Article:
Editorial: Languages as Adaptive Systems
- 1Department of Linguistics, The University of Hong Kong, Hong Kong, Hong Kong
- 2School of Literature, Arts and Media, University of Sydney, Sydney, NSW, Australia
- 3Department of Linguistics, Universiteit van Amsterdam, Amsterdam, Netherlands
Editorial on the Research Topic
Languages as Adaptive Systems
One of the most puzzling features of human language and its use lies in its diversity of forms. From one (or a few) alleged human language(s) spoken some 100,000 years ago, we have today at least 7,000 different languages spoken or signed.
As we know well from the study of classical languages (e.g., Greek, Latin, Sanskrit), every language changes over time. Accordingly, a fundamental question in the language sciences is: how and why does this change happen? Are there any significant constraints? When we think of the growth of the human population, the waves of colonial conquests throughout history, and the language contact situations they bring, the common estimation of 7,000 languages suggests a paradox: linguistic systems change continuously under the agency of their speakers/signers, yet the number of language types described by typological books appears relatively small. The paradox dissolves, however, if we assume that learners develop adaptive linguistic systems based on their specific ecologies, and that these systems follow patterns determined by human cognition. Understanding the flexibility as well as the range of constraints in our linguistic systems—and how they vary—is part of understanding our human nature.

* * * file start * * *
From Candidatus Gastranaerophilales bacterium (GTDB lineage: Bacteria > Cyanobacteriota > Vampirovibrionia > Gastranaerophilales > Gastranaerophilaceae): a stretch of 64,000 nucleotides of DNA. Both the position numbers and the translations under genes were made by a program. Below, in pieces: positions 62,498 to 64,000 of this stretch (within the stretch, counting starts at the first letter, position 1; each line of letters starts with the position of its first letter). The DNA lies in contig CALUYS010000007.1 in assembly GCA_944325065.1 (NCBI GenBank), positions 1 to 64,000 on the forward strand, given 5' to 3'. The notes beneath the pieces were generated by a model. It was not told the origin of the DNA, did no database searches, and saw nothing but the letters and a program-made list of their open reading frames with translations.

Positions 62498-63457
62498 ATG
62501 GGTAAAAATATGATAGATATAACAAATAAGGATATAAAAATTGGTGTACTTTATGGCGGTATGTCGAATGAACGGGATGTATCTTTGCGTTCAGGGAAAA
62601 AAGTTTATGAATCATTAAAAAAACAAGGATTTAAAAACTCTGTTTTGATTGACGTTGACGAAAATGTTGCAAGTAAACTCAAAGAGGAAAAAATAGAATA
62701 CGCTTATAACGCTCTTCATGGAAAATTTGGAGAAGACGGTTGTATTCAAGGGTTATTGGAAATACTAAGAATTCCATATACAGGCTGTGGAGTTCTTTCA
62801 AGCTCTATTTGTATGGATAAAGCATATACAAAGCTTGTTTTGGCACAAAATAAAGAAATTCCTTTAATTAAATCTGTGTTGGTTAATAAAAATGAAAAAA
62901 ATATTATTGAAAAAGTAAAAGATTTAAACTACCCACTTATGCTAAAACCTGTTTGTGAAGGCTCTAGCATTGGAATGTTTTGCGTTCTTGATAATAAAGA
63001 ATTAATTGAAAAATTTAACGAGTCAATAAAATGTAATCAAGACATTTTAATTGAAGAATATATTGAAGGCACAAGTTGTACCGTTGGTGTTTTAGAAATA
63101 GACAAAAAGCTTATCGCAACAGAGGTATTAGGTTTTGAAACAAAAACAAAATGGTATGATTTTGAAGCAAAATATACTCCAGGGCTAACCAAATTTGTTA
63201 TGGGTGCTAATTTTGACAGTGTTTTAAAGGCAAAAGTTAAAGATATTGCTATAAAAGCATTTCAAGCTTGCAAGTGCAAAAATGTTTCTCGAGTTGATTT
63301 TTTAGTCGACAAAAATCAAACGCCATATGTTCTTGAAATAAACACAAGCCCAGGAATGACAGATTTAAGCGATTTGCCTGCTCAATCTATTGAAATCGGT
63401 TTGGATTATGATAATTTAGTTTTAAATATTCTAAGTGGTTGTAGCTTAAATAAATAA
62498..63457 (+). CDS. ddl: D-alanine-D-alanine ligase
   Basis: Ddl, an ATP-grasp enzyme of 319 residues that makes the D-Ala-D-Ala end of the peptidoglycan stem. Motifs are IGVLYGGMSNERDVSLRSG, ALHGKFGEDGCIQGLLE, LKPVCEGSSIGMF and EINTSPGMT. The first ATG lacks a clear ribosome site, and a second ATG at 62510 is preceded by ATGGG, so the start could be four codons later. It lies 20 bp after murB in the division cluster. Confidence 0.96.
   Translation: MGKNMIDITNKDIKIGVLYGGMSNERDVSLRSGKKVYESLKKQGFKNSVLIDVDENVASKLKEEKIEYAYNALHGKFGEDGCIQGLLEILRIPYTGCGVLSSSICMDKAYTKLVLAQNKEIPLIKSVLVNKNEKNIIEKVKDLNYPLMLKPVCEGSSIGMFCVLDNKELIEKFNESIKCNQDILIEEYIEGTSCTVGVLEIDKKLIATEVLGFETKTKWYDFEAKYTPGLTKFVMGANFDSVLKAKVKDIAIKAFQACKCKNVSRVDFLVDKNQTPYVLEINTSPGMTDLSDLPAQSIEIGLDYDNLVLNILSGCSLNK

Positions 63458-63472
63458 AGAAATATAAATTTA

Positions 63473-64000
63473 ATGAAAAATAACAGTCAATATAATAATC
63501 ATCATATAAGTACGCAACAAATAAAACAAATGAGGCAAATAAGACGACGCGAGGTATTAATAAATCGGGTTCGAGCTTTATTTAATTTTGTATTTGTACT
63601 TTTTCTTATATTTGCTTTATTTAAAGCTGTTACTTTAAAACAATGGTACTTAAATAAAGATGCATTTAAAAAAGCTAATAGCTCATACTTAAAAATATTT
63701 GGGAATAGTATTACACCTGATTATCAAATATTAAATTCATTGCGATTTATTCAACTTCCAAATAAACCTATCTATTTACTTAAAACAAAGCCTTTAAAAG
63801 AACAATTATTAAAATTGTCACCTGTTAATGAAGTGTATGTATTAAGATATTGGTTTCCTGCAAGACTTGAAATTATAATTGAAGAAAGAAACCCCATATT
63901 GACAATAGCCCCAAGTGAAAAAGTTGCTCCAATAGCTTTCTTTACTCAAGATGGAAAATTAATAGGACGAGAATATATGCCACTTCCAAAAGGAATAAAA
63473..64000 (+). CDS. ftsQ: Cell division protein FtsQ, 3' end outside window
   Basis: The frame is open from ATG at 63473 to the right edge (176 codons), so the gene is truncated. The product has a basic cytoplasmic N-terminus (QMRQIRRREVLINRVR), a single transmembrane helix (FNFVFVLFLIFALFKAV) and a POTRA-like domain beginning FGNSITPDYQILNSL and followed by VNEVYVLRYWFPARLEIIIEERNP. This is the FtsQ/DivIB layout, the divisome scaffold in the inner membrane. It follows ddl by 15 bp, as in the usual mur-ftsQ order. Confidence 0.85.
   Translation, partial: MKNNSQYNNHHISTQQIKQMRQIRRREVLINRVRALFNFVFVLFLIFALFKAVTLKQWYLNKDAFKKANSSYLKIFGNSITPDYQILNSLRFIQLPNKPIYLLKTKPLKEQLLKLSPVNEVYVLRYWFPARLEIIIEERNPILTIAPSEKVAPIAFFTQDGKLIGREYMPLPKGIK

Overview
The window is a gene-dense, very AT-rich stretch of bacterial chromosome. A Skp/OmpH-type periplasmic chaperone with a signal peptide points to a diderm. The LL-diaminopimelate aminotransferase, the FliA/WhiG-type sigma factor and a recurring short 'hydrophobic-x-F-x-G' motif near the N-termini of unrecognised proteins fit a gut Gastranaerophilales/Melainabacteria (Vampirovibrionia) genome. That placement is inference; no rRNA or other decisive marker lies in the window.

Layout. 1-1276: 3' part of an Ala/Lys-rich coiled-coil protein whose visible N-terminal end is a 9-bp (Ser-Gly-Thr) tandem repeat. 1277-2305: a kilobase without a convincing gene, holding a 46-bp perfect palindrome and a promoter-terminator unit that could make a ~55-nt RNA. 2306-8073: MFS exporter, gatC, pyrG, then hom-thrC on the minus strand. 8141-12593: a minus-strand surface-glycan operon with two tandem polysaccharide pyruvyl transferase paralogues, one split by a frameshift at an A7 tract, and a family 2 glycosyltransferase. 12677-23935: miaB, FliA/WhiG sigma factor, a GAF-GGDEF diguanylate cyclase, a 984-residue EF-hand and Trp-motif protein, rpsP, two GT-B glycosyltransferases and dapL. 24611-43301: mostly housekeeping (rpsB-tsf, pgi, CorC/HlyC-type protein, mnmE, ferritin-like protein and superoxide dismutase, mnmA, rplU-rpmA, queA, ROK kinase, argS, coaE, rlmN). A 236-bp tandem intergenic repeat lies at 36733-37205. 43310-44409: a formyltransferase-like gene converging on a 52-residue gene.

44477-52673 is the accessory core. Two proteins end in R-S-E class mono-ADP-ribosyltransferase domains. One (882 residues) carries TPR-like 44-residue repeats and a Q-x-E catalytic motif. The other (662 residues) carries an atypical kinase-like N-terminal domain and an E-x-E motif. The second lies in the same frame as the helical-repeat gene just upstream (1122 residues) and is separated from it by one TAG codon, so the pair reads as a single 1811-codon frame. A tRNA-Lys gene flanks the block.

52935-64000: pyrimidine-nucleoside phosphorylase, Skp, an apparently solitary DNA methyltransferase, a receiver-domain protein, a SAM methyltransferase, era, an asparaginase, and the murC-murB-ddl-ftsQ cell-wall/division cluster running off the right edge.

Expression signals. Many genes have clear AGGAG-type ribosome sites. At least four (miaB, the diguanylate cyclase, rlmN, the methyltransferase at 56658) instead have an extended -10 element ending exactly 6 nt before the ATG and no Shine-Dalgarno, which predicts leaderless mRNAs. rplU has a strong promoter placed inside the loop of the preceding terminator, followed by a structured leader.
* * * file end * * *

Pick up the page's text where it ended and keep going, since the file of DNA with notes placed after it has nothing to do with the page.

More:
The papers in this volume approach these issues from a multidisciplinary perspective and through a variety of empirical and experimental sources of evidence.
Progovac et al. approach the question of the origin of diversity based on a functional MRI experiment investigating differential patterns of brain activation during processing of sentences with “minimal” vs. “fuller” syntactic structures. Their findings support previous proposals that early stages in language evolution involved basic syntactic computations emerging from a diffused cerebral network, which provided the foundation for further elaborate and complex syntactic computation.
The question of order within diversity is addressed in Ghyselen and De Vogelaer from a sociolinguistic perspective, aiming to understand the extent of systematicity within what appears as complex variation. Their corpus-based study of the uses of spoken Dutch varieties in West Flanders (Belgium) proposes that the heterogeneity observed in dialectal variation can be reconciled with a structured gradient of dialect continua.
Another perspective on unity within diversity is presented in Couvee and Pfau, based on the study of Sign Language of the Netherlands. The authors show that the distribution of certain verbs—namely GO, GIVE, TAKE, and CALL—in combination with other lexical verbs follows parallel patterns to Serial Verb Constructions (SVC) in spoken languages. As has been reported for SVC in spoken languages, they show that the verbs from this closed class can also develop into various grammatical markers such as (i) GO functioning as a future tense marker, and (ii) GIVE functioning as a light verb. Such broad cross-modality characterizations of change indicate possible evolutionary preferences that provide “order” within variation.
The search for constraints—or “inhibitors”—is brought into the auditory domain by Havenhill and Do. This study is based on production and perception experiments of specific vowels in the Northern Cities Vowel Shift of the Great Lakes region of the United States. The results reveal an interaction of articulatory variation and audiovisual speech perception. The authors therefore not only confirm that inhibitors are found in sound change, but also that visual cues can shape phonological systems through misperception-based sound change.